Monthly Archives: July 2013

Impact of Adultery

Until the coming of no-fault divorce in the 1970s, divorcing couples used adultery as the grounds to end the marriage because proving wrongdoing – fault – was necessary. Adultery is still a major reason that couples end their marriages but … Continue reading

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The Lawyer in the Collaborative Divorce: An Active Participant

Unlike mediation and arbitration, the lawyers in a collaborative divorce are an active participants in the give-and-take of negotiation between two spouses who are working in good faith toward a settlement. Unlike a divorce lawyer in a litigated action, the … Continue reading

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Rebound Marriages Can Work

Everyone knows someone who finds someone on the rebound from a failed marriage. The popular wisdom holds that these rebound relationships are part of a divorce recovery but not strong timber for a new relationship. Rebound flings distract the newly … Continue reading

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Best Interests Standard Does Not Apply to Pets

Unlike cases of child custody and visitation, courts do not apply the “best interest” standard in the cases of domestic animals. In one Texas case, the court named the wife managing conservator of the parties’ dog, Bonnie Lou, and gave … Continue reading

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That Dotted Line Means Joint Responsibility

Divorce means dividing the assets and liabilities of the marriage, and that vow of “for better or for worse” means the divorcing spouses share and usually divide the debts they accumulated as a couple. As a rule, mortgages and credit … Continue reading

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The Single Life Budget

One of the least pleasant discoveries a divorced man or woman makes is that he or she has less money than before. In fact, for some divorced people, the end of the marriage signals a new  austerity that for some … Continue reading

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Using Bankruptcy to Cheat the Former Spouse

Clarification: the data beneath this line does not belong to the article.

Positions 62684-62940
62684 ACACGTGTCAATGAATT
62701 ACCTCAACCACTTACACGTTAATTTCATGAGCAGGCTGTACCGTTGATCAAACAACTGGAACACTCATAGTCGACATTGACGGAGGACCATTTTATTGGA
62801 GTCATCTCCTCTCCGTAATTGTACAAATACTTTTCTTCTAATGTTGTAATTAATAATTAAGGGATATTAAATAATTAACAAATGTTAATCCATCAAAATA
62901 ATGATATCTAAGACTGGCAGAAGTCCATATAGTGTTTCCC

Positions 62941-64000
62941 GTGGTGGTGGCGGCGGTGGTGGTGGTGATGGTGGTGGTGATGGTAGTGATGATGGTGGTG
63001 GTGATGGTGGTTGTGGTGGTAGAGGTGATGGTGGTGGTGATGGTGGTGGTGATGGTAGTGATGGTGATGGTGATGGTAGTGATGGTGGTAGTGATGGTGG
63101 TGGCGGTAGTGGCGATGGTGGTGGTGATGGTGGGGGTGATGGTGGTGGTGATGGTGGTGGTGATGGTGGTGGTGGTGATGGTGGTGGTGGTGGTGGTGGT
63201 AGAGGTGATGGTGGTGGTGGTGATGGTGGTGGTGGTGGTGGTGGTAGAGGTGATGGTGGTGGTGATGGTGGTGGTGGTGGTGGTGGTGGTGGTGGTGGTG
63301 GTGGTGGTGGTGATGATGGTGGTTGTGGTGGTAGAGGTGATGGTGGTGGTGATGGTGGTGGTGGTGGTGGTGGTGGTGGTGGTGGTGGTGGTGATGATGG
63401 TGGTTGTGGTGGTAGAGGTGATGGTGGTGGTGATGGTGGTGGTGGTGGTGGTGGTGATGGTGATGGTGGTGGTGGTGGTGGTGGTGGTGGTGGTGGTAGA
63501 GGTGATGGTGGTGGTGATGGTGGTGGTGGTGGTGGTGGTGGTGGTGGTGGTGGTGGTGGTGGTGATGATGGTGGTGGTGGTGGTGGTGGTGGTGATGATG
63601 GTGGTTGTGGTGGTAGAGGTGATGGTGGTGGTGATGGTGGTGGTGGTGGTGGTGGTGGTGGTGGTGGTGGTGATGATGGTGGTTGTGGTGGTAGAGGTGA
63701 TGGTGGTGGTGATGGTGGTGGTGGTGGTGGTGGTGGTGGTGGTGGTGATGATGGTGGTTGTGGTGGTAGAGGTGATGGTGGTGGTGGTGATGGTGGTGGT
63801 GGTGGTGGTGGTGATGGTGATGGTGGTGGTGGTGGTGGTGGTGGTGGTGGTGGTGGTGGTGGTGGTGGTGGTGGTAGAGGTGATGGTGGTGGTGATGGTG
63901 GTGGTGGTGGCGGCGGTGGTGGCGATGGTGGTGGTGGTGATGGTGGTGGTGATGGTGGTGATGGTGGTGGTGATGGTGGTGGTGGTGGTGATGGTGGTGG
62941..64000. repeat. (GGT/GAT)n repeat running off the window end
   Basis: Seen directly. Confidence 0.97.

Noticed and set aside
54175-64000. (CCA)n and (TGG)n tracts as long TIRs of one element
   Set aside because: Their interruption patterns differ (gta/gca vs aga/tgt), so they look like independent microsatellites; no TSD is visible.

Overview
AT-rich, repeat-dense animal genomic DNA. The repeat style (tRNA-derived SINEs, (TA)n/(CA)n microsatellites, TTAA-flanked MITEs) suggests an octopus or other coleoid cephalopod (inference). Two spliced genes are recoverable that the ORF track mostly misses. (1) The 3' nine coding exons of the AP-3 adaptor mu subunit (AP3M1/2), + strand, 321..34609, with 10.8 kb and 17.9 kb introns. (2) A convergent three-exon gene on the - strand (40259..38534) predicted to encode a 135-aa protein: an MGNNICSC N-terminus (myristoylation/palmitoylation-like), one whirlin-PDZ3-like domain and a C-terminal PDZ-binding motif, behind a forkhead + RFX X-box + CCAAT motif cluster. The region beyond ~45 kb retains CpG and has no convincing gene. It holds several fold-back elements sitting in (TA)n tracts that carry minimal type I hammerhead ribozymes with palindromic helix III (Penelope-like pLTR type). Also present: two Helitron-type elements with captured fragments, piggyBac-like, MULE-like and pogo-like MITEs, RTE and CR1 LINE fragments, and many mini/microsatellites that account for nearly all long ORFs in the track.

Sometimes former spouses try to use bankruptcy to get around living up to the demands of a property settlement agreement. The language of the divorce decree can reduce the chance that the bankruptcy court discharges the debt. In divorce settlements, … Continue reading

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What Parental Kidnapping Is

Parental kidnapping is a crime. Parental kidnapping is  “the concealment, taking, or retention of a child by his parent in violation of the rights of the child’s other parent or another family member.”  Violated rights include custody and visitation rights … Continue reading

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The Private vs. the Public Divorce

Every public divorce contains a private divorce, when one spouse contemplates ending the marriage. The protocols of the public divorce are the stuff of marriage and family law, established by the jurisdiction and not easily budged by the two spouses … Continue reading

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Alimony is Subject to Change

In all but Nevada, alimony is subject to modification, up or down, if the circumstances of either the payor or the recipient warrant such change. Usually, this change has to be what is termed “significant.” For example, if the recipient … Continue reading

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